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Posted Jun 26 2010 7:36am
That's right, I said it... poop! I must admit, that even upon entering motherhood 8 years ago, I never before realized the joy I may someday find in the discussion of poop and it's presenting of itself during the many occasions that it has been greatly anticipated and long overdue.

However, having a little man living with a neurological condition changes up your priorities, settles your insecurities, and cures any level of modesty you may have previously possessed in regards to bodily functions, in this case we're talking constipation. Since one of the primary causes of constipation is lack of exercise, that greatly explains why all little ones living with debilitating conditions such as hydranencephaly suffer from constipation, not to mention that it is also a systematic symptom unfortunately associated with all neurological conditions. So, what are we to do to prevent this horrible discomfort for our little ones, even without any visible signs of discomfort, why should we do our part as parents to prevent constipation?

I'll be the first to admit, that I didn't notice any visible signs of discomfort with bowel movements that signaled any possible signs of constipation for Brayden. After further researching, and understanding how things work in there, the signs were obvious and I felt terrible that I didn't do more sooner. Even without the uncomfort level, it's still greatly unhealthy to not have things "flowing freely" as they should. Here's why, in a nutshell:

Chronically, constipation can cause a condition called megacolon, which is just as it sounds... an enlarged colon from being overly stuffed of poop. As all this stays in the colon, it only gets harder, drier, and larger, making the BM that much more difficult to overcome and pass. If it is difficult to pass, you can bet that our little ones are not going to want to pass them, and thus begins the vicious cycle of constipation. If they're holding it to avoid the pain associated with going, the problem only becomes much more of a problem.

To prevent constipation from getting to this level of chronic, the obvious way is through diet. Although this is the most obvious preventative, I know that it my case it isn't always the easiest. Although I am fairly fortunate that Brayden does fairly well with oral feeding, his diet is just like any other child's and varies considerably from day-to-day while also teetering on the verge of maybe containing every ounce of recommended fiber per day. I was also shocked to read that protein, such as eggs which I use as an additive to give more protein to Brayden's diet which does not include much meat, can cause constipation... we've since layed off the eggs!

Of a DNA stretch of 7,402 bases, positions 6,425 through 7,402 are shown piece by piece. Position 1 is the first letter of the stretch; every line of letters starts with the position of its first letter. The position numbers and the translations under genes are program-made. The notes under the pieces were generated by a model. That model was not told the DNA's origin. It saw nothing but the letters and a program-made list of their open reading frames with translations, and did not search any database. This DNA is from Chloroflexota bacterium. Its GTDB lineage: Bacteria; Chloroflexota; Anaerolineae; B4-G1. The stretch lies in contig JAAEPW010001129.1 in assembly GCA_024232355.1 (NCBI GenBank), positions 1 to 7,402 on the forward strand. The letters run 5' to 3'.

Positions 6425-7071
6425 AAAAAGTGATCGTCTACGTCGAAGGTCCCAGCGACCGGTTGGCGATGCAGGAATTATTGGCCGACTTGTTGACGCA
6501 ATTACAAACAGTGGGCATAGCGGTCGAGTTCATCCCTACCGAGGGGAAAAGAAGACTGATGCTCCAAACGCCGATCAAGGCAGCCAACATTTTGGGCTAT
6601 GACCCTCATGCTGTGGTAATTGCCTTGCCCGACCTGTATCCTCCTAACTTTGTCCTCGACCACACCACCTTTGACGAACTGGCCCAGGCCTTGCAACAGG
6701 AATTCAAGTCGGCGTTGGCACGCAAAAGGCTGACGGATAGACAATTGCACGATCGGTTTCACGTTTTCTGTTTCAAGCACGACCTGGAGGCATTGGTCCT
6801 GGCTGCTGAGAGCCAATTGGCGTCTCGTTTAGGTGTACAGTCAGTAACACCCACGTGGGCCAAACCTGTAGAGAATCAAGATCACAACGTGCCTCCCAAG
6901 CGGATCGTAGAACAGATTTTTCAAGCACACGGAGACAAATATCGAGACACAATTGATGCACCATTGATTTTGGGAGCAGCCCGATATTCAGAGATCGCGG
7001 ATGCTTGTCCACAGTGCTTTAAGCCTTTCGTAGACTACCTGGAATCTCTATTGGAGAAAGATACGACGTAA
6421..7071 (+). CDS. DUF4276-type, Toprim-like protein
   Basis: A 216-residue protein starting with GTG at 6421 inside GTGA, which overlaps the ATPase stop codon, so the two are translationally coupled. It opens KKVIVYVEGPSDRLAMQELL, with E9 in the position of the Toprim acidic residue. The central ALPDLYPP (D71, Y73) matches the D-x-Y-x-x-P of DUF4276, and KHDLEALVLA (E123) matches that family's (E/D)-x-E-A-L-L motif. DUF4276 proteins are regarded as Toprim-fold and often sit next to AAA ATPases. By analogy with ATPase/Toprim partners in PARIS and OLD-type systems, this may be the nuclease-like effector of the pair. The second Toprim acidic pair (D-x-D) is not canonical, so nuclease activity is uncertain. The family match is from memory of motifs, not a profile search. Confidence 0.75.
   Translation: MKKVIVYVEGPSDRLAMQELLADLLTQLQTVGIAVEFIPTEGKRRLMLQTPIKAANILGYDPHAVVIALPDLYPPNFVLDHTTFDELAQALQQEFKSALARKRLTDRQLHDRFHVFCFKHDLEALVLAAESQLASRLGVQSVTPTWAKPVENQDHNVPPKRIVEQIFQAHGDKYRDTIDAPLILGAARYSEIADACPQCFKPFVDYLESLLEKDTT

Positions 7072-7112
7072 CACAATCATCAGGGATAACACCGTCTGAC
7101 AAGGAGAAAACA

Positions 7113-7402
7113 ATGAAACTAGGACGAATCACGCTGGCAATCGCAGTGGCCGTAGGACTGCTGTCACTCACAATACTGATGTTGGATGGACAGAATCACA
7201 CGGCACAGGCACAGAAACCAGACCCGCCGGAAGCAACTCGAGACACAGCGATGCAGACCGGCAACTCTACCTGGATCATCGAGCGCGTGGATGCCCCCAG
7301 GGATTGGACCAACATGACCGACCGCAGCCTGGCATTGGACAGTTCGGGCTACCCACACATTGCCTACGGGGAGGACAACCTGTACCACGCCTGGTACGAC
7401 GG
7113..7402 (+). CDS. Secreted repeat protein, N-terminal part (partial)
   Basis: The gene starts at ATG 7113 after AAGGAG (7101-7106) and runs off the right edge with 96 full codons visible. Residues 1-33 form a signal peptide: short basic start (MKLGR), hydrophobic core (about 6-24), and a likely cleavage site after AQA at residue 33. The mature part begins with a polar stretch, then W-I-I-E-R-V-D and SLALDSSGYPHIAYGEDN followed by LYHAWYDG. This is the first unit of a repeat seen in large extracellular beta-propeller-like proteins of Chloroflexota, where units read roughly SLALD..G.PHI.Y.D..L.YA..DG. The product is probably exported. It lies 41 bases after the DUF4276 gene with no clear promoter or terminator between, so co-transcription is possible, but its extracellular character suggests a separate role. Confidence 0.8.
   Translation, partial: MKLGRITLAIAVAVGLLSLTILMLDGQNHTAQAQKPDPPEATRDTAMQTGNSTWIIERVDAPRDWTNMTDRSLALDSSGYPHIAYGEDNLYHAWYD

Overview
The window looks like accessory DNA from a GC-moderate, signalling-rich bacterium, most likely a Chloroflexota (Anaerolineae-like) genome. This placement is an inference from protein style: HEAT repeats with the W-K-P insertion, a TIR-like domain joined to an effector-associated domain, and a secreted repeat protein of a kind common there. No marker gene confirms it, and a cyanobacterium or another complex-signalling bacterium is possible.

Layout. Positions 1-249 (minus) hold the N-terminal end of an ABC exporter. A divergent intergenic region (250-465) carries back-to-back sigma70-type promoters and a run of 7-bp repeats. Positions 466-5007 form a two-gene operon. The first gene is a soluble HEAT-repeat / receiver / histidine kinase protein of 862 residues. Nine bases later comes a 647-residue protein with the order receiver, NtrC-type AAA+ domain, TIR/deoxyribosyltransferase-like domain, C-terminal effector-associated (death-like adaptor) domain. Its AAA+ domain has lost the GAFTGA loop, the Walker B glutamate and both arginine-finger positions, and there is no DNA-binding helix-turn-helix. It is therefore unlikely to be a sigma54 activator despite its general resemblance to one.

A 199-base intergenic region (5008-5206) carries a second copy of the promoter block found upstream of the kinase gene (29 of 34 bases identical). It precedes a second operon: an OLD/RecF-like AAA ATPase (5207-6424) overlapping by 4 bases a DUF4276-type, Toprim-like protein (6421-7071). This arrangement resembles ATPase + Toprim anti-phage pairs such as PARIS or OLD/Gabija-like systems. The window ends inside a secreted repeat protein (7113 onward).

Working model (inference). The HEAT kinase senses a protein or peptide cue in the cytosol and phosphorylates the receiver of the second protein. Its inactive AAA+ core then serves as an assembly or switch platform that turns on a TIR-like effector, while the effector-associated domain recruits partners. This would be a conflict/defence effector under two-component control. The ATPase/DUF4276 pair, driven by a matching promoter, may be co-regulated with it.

On top of the battle over diet, is the fluid intake, and not enough fluids makes the colon "thirsty" and causes it to absorb the moisture in the poop as it passes through... making it that much more difficult for it to pass. My stubborn little man doesn't always like to drink water, or juice, or anything for that matter... so instead he eats fluid-full fruits and veggies, so I can sneak them in there.

Another preventative for constipation is plenty of physical activity, but in our case how is that possible? It isn't an issue of laziness, it is an issue of inability. All the stretching, repetitive movements, and therapies I can put him through will not create enough activity to be really classified as physical... so this preventative is much more difficult than it sounds like it should be.

In many of our little ones, the medications they are required to take to maintain a level of comfort and a greater quality of life also cause this uncomfortable condition also...primarily, anticonvulsants, which a large population of children with hydranencephaly and other neurological conditions take daily to control seizure activity. Pain control medications, mainly narcotic variants, blood pressure medications, and also iron supplements, which is well-known to cause constipation; all cause constipation as well.

Laxatives, to many that have found diet and exercise ineffective, are the next thought when it comes to preventative care for constipation. Here are the varying forms used to treat constipation
~Bulk-forming laxatives generally are considered the safest, but they can interfere with absorption of some medicines. These laxatives, also known as fiber supplements, are taken with water. They absorb water in the intestine and make the stool softer. Brand names include Metamucil, Fiberall, Citrucel, Konsyl, and Serutan. These agents must be taken with water or they can cause obstruction. Many people also report no relief after taking bulking agents and suffer from a worsening in bloating and abdominal pain.